Corrupt dictators can be dismissed by saying that there is nothing to be learned about the relationship between equality and freedom by studying their excessive methods. You could say that Idi Amin was simply a very bad man, regardless of his ideals. He killed people and ate them, so he was obviously beyond the pale and went a bit too far in enforcing his ideals. You could argue that there was nothing wrong per se with his ideals about achieving equality and freedom for his people (at least, those of his people to survive his purges). His ideals were fine. It is his methods that were perhaps a bit concerning. If he had only been a good man, and not a cannibal, his ideals about equality and freedom for the Ugandan people would all have worked out ok.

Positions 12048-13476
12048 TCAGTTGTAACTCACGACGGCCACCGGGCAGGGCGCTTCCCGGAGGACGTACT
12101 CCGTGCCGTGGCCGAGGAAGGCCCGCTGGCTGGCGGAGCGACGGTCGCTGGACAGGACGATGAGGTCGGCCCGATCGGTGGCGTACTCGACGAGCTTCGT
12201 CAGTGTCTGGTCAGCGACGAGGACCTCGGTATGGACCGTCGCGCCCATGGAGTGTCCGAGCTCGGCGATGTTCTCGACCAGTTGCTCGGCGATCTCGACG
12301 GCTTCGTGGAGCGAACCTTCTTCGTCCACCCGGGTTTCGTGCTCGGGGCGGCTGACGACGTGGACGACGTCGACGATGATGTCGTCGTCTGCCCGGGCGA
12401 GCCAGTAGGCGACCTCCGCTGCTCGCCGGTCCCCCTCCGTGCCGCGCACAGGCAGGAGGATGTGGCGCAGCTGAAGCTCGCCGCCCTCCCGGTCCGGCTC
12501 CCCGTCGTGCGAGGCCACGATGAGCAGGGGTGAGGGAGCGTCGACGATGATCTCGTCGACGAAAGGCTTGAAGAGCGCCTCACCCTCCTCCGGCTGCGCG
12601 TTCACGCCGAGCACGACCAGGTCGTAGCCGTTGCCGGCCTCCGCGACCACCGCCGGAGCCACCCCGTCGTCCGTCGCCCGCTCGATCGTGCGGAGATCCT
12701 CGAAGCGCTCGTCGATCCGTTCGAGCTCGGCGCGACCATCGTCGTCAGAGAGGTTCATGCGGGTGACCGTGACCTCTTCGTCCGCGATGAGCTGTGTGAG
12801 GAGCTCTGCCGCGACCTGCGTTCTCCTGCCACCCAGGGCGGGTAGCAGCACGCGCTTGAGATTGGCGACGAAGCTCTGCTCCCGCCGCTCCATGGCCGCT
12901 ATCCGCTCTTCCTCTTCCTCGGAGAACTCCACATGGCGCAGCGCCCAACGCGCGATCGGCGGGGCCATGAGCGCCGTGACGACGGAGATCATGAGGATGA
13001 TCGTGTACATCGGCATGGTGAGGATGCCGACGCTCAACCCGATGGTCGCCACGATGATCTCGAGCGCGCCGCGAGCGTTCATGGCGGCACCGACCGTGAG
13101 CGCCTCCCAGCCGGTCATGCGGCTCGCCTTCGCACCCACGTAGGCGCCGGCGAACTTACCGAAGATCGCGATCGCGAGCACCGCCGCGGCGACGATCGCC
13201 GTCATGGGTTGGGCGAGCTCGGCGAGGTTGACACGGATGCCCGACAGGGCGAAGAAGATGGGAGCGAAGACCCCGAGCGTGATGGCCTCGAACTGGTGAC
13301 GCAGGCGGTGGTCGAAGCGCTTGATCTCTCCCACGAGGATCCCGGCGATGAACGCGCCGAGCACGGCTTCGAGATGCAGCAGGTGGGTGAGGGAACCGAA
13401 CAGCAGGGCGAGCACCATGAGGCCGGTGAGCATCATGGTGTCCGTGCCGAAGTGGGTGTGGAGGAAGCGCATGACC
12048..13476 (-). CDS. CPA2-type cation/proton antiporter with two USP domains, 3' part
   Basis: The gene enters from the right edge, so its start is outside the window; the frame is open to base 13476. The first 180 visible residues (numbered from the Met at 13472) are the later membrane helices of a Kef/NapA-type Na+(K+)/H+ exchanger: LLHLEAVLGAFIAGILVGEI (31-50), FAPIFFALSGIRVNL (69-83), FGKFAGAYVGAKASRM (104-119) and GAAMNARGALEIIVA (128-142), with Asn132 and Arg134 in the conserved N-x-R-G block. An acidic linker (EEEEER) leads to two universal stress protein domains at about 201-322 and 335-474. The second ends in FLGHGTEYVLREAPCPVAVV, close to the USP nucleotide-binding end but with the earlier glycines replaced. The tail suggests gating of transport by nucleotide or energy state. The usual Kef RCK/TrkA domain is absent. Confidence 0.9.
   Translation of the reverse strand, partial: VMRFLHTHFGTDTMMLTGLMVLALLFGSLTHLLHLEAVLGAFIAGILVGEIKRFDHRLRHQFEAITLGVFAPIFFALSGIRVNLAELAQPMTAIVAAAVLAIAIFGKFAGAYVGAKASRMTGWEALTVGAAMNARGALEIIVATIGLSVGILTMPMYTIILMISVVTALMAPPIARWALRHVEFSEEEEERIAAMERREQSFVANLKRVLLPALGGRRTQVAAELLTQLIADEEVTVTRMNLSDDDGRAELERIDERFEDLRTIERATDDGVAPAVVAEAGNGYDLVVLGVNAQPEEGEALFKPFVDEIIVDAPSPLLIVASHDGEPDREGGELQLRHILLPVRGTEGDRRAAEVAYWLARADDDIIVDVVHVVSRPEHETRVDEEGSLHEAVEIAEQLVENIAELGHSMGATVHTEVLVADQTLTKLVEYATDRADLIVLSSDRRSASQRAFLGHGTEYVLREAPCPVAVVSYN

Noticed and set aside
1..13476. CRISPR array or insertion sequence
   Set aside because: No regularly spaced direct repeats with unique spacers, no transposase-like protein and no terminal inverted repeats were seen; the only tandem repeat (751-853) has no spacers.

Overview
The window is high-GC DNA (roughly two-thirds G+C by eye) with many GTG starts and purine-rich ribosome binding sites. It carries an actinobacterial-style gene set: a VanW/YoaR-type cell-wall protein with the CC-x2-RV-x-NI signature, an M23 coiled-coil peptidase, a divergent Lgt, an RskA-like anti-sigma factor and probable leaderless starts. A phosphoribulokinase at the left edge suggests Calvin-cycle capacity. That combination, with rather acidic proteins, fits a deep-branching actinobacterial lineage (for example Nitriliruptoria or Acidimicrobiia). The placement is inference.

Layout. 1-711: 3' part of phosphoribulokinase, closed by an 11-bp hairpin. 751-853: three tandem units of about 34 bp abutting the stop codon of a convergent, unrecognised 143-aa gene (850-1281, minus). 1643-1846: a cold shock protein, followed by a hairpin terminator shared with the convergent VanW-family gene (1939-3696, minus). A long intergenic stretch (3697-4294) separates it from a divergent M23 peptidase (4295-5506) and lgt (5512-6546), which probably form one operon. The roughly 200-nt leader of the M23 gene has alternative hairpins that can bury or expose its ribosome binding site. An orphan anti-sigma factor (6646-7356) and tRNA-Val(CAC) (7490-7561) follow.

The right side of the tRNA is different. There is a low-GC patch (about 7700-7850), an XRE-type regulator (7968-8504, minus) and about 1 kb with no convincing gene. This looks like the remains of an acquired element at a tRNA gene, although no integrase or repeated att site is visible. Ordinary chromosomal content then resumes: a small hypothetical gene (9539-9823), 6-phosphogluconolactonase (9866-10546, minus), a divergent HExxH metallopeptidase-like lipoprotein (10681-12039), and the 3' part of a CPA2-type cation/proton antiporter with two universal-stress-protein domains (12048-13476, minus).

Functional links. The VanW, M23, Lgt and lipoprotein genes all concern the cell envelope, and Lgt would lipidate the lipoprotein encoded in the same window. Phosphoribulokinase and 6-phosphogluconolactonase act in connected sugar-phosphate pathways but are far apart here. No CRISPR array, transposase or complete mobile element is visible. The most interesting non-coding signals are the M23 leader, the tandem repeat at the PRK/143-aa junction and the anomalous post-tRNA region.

This is why Zimbabwe, followed by South Africa, decided to emulate Idi Amin's ideals. In this philosophy, stealing other people's stuff is perfectly fine, because it produces more equality. If some of the rich white folk end up being murdered in the process of separating them from their stuff that may be a bit sad, but it's not very sad when you think of the higher goal - equality. Equality is the most important aspirational goal. It is to be pursued mainly by getting angry and expressing that anger through riots.
So, as you witness events in South Africa remember, it's all about angry people demanding their dignity and their equality. And when people start shouting about dignity and equality, you don't want to be the tone-deaf philistine saying that you don't agree with killing other people and stealing their stuff. Because complaining about theft and murder sounds like quibbling about details, instead of just being happy about all the dignity and equality that will rise from the ashes when the riots abate.